Wangs algorithm Begin

Step I: Starting condition: Represent all sentences, involving only A, V and —I operators.

Step II: Recursive procedure: Repeat steps (a), (b) or (c) whichever is appropriate until the stopping condition, presented in step III, occurs.

a) Negation Removal: In case negated term is present at any side (separated by comma) bring it to the other side of implication symbol without its negation symbol.

e.g., p, q, - r ^ s |= p, q ^ r, s b) AND, OR Removal: If the L.H.S. contains A operator, replace it by a comma. On the other hand if R.H.S. contains V operator, also replace it by a comma.

1= p, r, s ^ s, t c) Theorem splitting: If the L.H.S. contains OR operator, then split the theorem into two sub-theorems by replacing the OR operator. Alternatively, if the R.H.S. contains AND operator, then also split the theorem into two sub-theorems.

1= p ^ s, t & r ^ s, t : Sub-theorems e.g., p, r ^ s A t

Step III: Stopping Condition: Stop theorem proving process if either of (a) or (b), listed below, occurs.

a) If both L.H.S. and R.H.S. contain common atomic terms, then stop.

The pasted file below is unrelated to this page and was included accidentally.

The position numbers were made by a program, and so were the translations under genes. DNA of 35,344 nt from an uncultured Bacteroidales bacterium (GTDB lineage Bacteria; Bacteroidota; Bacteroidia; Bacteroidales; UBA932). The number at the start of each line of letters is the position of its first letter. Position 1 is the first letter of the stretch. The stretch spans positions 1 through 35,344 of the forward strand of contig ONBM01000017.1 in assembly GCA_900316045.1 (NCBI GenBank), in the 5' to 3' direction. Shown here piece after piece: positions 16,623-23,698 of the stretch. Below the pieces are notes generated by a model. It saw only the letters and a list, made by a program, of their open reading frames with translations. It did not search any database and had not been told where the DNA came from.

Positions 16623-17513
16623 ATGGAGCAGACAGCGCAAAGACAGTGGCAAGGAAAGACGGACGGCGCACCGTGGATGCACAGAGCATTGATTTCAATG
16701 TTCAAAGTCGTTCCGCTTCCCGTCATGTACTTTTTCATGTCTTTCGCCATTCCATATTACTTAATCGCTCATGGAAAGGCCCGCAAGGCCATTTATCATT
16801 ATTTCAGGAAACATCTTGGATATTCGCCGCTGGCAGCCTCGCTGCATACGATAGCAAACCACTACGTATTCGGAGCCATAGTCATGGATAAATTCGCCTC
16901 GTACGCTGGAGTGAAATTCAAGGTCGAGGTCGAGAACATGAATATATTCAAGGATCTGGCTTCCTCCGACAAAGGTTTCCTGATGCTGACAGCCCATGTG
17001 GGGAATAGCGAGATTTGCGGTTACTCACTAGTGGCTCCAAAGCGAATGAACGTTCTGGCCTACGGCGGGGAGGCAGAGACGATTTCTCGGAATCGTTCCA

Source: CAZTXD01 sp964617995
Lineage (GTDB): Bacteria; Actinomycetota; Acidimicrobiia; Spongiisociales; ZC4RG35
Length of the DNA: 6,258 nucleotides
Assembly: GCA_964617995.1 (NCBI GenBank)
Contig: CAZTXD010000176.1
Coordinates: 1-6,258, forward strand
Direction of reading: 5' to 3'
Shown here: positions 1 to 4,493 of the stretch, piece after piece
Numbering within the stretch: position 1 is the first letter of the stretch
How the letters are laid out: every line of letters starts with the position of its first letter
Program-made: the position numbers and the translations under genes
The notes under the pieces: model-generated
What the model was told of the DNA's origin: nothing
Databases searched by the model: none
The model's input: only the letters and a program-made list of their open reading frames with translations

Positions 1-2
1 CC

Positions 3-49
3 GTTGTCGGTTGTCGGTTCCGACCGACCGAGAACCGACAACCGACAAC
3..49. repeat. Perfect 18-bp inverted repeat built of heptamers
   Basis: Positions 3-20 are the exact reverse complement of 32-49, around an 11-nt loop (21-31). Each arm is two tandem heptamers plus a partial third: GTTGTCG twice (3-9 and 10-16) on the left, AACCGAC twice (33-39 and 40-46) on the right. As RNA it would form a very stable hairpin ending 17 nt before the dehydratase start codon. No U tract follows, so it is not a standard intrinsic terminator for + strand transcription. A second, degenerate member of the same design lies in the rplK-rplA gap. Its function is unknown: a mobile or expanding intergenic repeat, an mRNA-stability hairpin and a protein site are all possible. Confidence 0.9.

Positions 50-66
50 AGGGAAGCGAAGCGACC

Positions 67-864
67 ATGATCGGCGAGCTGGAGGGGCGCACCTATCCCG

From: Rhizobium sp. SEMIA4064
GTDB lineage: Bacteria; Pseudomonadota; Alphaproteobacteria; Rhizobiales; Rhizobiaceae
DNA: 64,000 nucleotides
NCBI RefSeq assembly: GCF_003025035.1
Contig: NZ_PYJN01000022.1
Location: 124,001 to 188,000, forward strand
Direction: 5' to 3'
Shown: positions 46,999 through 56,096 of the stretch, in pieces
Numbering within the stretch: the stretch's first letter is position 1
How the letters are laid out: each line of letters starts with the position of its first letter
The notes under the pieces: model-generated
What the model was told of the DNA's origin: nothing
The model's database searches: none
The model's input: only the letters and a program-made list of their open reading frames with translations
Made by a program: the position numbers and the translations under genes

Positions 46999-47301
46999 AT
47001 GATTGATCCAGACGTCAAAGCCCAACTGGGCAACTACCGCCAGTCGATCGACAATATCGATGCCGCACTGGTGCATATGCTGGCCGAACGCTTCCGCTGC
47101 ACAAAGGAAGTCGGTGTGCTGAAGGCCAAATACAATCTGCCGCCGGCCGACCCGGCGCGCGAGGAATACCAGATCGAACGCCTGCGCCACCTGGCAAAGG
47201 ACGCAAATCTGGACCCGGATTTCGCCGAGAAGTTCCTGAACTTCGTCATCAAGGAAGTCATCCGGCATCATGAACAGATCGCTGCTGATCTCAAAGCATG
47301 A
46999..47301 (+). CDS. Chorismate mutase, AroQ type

b) If L.H.S. and R.H.S. have been represented as a collection of atomic terms, separated by commas only and there exist no common terms on both sides, then stop.


In case all the sub-theorems are stopped, satisfying condition III (a), then the theorem holds good. We would construct a tree structure to prove theorems using Wang's algorithm. The tree structure is necessary to break each theorem into sub-theorems.

Example 5. 5: Prove the chaining rule with Modus Ponens using Wang's algorithm.

Proof: The chaining rule with Modus Ponens can be described as p, p^ q, q ^ r ^ r where p, q and r are propositions (atomic).

We now construct the tree. A node in the tree denotes one propositional expression. An arc in the tree denotes the step of Wang's algorithm, which is applied to produce the next step. The bold symbols in both the left- and right-hand side of the implication symbol describe the termination of the sub-tree by step III (a).

Fig. 5.2: Tree used to prove a propositional theorem by Wang's algorithm.

Since all the terminals of the tree have been stopped by using III (a), the theorem holds good. □

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